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Interviews

The Body Is Obsolete: Interview with Stelarc

/Voiceworks, #62, Spring 2005/

Authors Note: I discovered recently that this interview does not exist online so I decided to repost it here. There is something appropriate about considering Stelarc’s relation to embodiment as we process are hypermediated isolation during the Covid-19 epidemic.

In his visceral and often violent speculations on technology’s massive power to dissect and reconfigure the human form, visual-performance artist Stelarc has never shied away from putting his own body on the line. In the last thirty years, he’s dangled 60 metres in the air with hooks through his skin, had his movements controlled by a mechanical exoskeleton; and inserted a sculpture 30cms into his stomach.

“IMG_6400” by we-make-money-not-art is licensed under CC BY-SA 2.0

His latest work, Blender, is a co-production with artist Nina Sellers. It consists of a churning, spherical vat half-full of subcutaneous fat cut from the pair’s bodies. Stelarc describes it as a ‘choreography of blending and bubbling’, resulting in a ‘liquid body’. On opening night, it looked like an elaborate bowl of carrot soup. I begin the interview by asking him if it’s really just an attempt to use an arts grant to fund liposuction.

Stelarc: I spent $10,000 dollars of my own money just on the operation. What you see in the blender is worth $10,000.

Really? Is it insured?

And the blender itself, the exhibition and the fabrication of the compressed air has probably cost another $5,000. You’re seeing $15,000 dollars of my own money, not arts-funded. People sometimes forget that artists are committed enough to go both physically and financially out on a limb.

Maybe, um, we should talk about the …

The Suspension performances? (laughs)

Well maybe we should. I read on your website that you say ‘The Body is Obsolete’. Could you explain this?

Well, by stretching the skin high above New York and Copenhagen, the Suspension performances were an attempt to explore the body’s physical and psychological limits. So the suspended body was very much ‘The Obsolete Body’.

The Third Hand was an attempt to not just explore the limitations of the body, but to extend the body in some way. It was attached as a prosthesis not as a result of lack – it wasn’t a replacement for an amputee – but as a desire for excess. So the body with the third hand was ‘The Augmented Body’. Subsequently, the body with the internal Stomach Sculpture was ‘The Invaded Body’, and the body with the externally programmed body movements was ‘The Involuntary Body’.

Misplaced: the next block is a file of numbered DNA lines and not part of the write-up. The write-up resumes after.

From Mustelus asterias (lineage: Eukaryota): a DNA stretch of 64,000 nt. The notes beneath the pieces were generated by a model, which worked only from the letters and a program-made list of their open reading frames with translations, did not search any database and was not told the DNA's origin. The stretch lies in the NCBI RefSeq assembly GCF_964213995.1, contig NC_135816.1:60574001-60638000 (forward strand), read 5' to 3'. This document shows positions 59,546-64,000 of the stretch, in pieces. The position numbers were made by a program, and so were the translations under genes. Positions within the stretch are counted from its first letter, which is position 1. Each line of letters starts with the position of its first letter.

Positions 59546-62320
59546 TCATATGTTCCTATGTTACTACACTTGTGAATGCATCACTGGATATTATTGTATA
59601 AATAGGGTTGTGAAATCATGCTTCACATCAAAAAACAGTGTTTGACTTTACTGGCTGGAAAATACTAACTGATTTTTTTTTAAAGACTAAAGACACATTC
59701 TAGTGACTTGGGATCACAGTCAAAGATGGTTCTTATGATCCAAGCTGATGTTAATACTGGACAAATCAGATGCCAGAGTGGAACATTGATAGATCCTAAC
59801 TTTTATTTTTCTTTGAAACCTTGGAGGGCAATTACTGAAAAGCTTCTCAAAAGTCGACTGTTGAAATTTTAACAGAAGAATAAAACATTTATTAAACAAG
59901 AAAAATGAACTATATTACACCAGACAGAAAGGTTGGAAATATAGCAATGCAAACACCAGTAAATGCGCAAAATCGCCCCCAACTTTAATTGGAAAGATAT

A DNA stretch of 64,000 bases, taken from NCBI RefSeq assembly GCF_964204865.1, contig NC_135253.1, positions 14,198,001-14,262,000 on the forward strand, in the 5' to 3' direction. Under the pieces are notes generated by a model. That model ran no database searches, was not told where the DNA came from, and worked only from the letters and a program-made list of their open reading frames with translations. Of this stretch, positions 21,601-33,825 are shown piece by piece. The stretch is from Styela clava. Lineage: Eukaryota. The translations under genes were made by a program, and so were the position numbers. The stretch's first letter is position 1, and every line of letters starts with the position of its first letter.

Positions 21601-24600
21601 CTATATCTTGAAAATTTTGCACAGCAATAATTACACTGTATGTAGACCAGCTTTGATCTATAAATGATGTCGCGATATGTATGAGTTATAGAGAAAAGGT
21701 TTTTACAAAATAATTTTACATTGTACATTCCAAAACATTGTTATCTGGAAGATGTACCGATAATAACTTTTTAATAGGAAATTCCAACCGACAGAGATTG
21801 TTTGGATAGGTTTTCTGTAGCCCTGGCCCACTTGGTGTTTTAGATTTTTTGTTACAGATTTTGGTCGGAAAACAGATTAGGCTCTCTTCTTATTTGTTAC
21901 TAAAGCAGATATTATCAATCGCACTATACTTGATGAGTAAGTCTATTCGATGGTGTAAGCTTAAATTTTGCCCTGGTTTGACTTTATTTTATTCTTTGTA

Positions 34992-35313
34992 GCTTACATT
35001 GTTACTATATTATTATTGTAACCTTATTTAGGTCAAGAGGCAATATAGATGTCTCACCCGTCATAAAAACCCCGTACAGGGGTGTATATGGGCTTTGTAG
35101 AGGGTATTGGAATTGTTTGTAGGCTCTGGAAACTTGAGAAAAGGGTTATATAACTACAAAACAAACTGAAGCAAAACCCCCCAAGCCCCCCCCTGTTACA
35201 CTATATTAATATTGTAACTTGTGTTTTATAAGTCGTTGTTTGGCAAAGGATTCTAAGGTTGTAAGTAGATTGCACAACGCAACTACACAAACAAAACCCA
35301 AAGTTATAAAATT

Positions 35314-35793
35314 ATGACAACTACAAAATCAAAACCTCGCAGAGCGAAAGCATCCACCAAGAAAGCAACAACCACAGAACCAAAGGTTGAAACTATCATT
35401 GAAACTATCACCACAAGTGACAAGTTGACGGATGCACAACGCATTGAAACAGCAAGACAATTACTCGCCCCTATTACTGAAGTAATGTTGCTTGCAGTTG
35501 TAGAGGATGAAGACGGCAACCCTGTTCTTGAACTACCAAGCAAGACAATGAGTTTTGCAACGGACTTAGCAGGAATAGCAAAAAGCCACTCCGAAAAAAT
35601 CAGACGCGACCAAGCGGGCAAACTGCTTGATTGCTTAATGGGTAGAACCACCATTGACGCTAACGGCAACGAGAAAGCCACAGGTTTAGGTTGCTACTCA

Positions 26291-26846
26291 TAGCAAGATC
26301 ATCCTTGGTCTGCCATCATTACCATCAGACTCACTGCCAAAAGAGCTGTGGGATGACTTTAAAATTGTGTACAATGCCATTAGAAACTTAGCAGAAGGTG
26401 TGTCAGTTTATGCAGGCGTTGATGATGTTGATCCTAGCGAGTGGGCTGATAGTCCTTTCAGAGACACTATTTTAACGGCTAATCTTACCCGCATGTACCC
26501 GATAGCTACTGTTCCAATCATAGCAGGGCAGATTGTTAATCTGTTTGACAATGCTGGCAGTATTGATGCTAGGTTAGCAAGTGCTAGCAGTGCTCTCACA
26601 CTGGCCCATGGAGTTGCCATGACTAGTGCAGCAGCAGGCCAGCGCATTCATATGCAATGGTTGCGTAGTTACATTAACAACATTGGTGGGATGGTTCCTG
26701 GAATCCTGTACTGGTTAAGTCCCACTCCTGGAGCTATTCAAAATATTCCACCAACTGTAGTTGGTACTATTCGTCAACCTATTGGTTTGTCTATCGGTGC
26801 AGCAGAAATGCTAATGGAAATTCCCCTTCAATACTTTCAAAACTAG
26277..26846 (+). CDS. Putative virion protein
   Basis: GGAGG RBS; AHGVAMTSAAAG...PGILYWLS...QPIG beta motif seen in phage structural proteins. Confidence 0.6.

So the body is only obsolete in certain contexts?

People seem to assume that these performances are about a desire to get rid of the body altogether, but that’s not the case. When I say ‘The Body is Obsolete’, I mean that the body in this form, with these functions, is inadequate.


“IMG_6397” by we-make-money-not-art is licensed under CC BY-SA 2.0

It doesn’t mean that we can be disembodied. This is not some kind of transhumanist, transcendental yearning to get rid of the body altogether. Rather, it’s saying that we can reengineer the body, modify the body and construct alternate body architectures.

What’s your ideal vision for the modified human body?

Well there has never been an ideal or utopian vision of the body. When you do things with expectations, reality collapses. You make certain assumptions and there’s a certain predictable outcome. Rather, my work has been an attempt to construct projects and perform with a posture of indifference. When you do something with indifference you try to allow the world to unfold – you try to allow the performance or the project to animate itself.

In what ways do your observations and experimentations suggest the human body will change in coming years?

I think what we’re seeing now are a number of alternate strategies or trajectories for change that have been generated by technology. On the one hand you have the medical-military model of the cyborg body that has more and more life support systems continually attached or implanted inside it. On the other hand you have the increasing development of artificial intelligence and artificial life; alternate sorts of systems that might become interactive and responsive to their environment and to other human bodies.

Then you have some other intriguing possibilities. As technology becomes increasingly micro-miniaturised, we may see that the cyborg body will play host to all of this technology. So instead of bodies being in a landscape of machines, machines will roam a landscape of soft tissue, cellular structures and circulatory systems. The other possibility is what’s happening now, where the internet functions as a kind of external nervous system that connects myriad remote bodies. Here, the body is a node of operation in a larger artificial brain composed of all other networked bodies and machines.

“Unfortunately, the history of this planet doesn’t work on equal access. It’s simplistic to think that somehow everything develops equally at a steady pace and that there’s gradual and positive progress.”

I wonder how universal these visions can be when such an enormous gap in access to technology divides those in the Western crust from the rest of the human species?

Absolutely, and there are all sorts of dilemmas. Unfortunately, the history of this planet doesn’t work on equal access. It’s simplistic to think that somehow everything develops equally at a steady pace and that there’s gradual and positive progress.